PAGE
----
The invention provides methods for managing, treating or ameliorating lung cancer (e.g., NSCLC), colon carcinoma or erythroleukemia or one or more symptoms thereof in a subject refractory (either completely or partially) to existing agent therapies for lung cancer (e.g., NSCLC), colon carcinoma or erythroleukemia, said methods comprising administering to said subject a dose of an effective amount of one or more compounds of the invention and a dose of an effective amount of one or more therapies. The invention also provides methods for treating, managing, or ameliorating lung cancer (e.g., NSCLC), colon carcinoma or erythroleukemia or a symptom thereof by administering one or more compounds of the invention in combination with any other therapy(ies) to patients who have proven refractory to other therapies but are no longer on these therapies.

The compounds of the invention and/or other therapies can be administered to a subject by any route known to one of skill in the art. Examples of routes of administration include, but are not limited to, parenteral, e.g., intravenous, intradermal, subcutaneous, oral (e.g., inhalation), intranasal, transdermal (topical), transmucosal, and rectal administration.

The present invention provides compositions for the treatment, and amelioration of lung cancer (e.g., NSCLC), colon carcinoma or erythroleukemia. In a specific embodiment, a composition comprises one or more compounds of the invention, or a pharmaceutically acceptable salt, thereof. In another embodiment, a composition of the invention comprises one or more therapeutic agents other than a compound of the invention, or a pharmaceutically acceptable salt. In another embodiment, a composition of the invention comprises one or more compounds of the invention, or a pharmaceutically acceptable salt thereof, and one or more other therapeutic agents. In another embodiment, the composition comprises a compound of the invention, or a pharmaceutically acceptable salt, thereof, and a pharmaceutically acceptable carrier, diluent or excipient.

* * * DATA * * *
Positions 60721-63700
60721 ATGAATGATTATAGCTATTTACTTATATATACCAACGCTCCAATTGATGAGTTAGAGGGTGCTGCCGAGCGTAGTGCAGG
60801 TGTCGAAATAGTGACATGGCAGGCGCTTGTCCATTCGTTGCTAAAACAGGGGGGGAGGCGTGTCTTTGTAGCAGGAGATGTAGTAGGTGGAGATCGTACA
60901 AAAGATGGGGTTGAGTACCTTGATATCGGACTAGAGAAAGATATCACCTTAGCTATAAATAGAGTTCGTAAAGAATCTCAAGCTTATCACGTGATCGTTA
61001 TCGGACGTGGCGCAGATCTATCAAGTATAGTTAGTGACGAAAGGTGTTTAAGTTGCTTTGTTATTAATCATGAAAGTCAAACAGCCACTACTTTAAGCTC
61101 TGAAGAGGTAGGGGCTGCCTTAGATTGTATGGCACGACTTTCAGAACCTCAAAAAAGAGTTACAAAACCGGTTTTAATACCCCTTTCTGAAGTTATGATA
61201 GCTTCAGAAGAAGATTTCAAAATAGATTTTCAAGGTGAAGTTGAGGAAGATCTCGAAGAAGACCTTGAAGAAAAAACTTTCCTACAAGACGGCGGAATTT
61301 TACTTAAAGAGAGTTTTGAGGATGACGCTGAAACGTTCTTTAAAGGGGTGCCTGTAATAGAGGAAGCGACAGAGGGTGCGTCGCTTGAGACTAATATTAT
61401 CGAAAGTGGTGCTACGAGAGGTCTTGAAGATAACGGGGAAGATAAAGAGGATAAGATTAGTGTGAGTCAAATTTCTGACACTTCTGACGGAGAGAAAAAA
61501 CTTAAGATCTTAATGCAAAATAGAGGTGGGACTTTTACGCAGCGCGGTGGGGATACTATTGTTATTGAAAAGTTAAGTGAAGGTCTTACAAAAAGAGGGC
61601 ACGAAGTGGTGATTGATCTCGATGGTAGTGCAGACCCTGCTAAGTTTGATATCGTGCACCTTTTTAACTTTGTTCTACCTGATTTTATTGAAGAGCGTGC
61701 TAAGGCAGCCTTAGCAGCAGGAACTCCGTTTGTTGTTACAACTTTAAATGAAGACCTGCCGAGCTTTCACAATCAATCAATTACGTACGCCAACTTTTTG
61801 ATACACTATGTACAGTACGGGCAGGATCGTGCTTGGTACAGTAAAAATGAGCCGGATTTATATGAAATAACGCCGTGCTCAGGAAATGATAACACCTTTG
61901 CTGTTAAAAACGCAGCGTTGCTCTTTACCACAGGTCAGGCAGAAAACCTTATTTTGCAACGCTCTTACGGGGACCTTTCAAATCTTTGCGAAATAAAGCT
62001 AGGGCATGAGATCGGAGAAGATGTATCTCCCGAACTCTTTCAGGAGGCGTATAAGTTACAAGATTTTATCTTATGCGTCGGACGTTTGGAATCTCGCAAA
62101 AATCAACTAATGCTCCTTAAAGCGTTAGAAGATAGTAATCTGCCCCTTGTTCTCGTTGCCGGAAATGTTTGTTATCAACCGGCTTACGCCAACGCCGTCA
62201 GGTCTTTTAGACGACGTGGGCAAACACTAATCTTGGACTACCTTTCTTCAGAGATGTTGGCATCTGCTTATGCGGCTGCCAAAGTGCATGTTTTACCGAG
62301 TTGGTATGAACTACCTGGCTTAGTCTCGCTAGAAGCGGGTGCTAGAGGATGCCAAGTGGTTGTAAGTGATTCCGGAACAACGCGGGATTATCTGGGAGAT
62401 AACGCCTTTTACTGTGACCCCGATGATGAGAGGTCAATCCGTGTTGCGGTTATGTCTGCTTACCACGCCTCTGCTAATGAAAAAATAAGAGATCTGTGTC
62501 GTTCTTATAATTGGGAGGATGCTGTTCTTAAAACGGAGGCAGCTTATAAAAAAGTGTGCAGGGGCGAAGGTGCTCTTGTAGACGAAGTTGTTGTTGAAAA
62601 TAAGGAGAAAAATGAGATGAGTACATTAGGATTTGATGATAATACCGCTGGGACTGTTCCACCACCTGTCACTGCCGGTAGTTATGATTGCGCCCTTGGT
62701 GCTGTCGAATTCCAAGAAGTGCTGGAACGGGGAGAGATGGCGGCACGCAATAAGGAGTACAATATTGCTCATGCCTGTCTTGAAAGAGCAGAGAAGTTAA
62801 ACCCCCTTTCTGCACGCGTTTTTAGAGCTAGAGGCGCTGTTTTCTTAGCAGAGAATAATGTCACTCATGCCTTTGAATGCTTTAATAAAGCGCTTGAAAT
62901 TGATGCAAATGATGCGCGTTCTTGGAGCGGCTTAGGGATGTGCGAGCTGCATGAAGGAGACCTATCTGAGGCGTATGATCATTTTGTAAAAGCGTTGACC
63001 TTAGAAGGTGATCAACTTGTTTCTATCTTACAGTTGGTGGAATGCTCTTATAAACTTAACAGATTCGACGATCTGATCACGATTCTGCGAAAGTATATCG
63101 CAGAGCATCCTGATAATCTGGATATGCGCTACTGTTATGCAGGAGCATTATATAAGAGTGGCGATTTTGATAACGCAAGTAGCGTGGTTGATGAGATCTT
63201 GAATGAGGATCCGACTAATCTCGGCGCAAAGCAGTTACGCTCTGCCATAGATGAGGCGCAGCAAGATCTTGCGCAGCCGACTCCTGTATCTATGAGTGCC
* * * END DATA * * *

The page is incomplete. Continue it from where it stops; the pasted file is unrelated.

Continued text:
In a preferred embodiment, a composition of the invention is a pharmaceutical composition or a single unit dosage form. Pharmaceutical compositions and dosage forms of the invention comprise one or more active ingredients in relative amounts and formulated in such a way that a given pharmaceutical composition or dosage form can be used to treat lung cancer (e.g., NSCLC), colon carcinoma or erythroleukemia. Preferred pharmaceutical compositions and dosage forms comprise a compound of any one of formulae (I)-(III) or (Ia)-(IIIa) or a compound in Table 1 or 2, or a pharmaceutically acceptable thereof, optionally in combination with one or more additional active agents.

A pharmaceutical composition of the invention is formulated to be compatible with its intended route of administration. Examples of routes of administration include, but are not limited to, parenteral, e.g., intravenous, intradermal, subcutaneous, oral (e.g., inhalation), intranasal, transdermal (topical), transmucosal, and rectal administration. In a specific embodiment, the composition is formulated in accordance with routine procedures as a pharmaceutical composition adapted for intravenous, subcutaneous, intramuscular, oral, intranasal or topical administration to human beings. In a preferred embodiment, a pharmaceutical composition is formulated in accordance with routine procedures for subcutaneous administration to human beings.